Feature

All aboard: Inuit board CCGS Amundsen icebreaker to take part in Nunavik health study

Roughly 2,000 Inuit from all 14 Nunavik communities are now taking part in a health study aboard the CCGS Amundsen icebreaker dubbed Qanuilirpitaa? (How are we?).

Northern Quebec health study brings people to the CCGS Amundsen icebreaker on barges

(Yves Choquette)

Roughly 2,000 Inuit from all 14 Nunavik communities are now taking part in the Qanuilirpitaa? 2017 health study. Qanuilirpitaa? means 'How are we' in Inuktitut.

It's happening 15 years after a similar study highlighted a number of health and food security issues for people in the area.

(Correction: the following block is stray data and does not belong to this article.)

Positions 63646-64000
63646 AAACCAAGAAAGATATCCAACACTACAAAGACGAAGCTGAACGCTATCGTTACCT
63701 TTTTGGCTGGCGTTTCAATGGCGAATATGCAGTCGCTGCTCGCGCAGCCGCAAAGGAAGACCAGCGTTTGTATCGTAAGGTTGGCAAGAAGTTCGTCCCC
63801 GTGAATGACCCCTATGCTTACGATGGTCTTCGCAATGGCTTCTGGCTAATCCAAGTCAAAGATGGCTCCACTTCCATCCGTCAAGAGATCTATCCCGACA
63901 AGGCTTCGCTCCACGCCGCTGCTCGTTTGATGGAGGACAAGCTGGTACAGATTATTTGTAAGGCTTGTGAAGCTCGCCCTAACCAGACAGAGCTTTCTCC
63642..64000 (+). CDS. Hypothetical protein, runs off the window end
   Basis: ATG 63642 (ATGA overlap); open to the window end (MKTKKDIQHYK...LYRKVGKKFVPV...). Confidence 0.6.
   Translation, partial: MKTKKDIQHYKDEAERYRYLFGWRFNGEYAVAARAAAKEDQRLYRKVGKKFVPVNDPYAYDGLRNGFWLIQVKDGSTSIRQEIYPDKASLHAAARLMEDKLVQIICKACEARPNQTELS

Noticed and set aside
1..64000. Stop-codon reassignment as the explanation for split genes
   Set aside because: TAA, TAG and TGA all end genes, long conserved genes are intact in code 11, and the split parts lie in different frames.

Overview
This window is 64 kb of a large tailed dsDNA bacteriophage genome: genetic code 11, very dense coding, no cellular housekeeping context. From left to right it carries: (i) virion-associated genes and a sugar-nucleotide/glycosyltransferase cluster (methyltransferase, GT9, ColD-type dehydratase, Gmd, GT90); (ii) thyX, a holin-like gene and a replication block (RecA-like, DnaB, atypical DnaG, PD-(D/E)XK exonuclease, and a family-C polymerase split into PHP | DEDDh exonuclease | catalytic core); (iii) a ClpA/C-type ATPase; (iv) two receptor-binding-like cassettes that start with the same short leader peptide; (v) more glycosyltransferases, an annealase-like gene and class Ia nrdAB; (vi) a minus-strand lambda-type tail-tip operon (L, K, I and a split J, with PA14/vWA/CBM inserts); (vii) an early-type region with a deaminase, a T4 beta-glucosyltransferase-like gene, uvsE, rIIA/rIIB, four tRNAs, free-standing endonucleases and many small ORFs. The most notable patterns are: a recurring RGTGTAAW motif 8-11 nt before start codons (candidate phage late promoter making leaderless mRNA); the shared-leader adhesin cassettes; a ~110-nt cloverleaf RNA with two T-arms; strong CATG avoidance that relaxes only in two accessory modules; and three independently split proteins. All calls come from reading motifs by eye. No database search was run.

(Yves Choquette)

People like Philip Nunga, 65, in Inukjuak, donned life jackets for the trip. Participants in the survey will be clinically tested for illnesses such as diabetes and heart disease.

(Yves Choquette)

Participants can shelter from the wind on a barge that ferries them to the CCGS Amundsen.

(Yves Choquette)

Once participants board the Canadian research icebreaker, an interviewer asks them questions about their health and lifestyle.

(Yves Choquette)

A dentist is also taking part in the project. 

(Yves Choquette)

Baby Peter, just two months old, is the son of 19-year-old Asiinn Ningiuk, right. Peter is her second child to take part in the 2017 Qanuilirpitaa? health study on the CCGS Amundsen.

(Yves Choquette)

Ningiuk leaves with a smile.

(Yves Choquette)

After the checkup, it's time to head back on the barge.

(Yves Choquette)

The barge leaves the CCGS Amundsen, taking participants back to the Inukjuak harbour.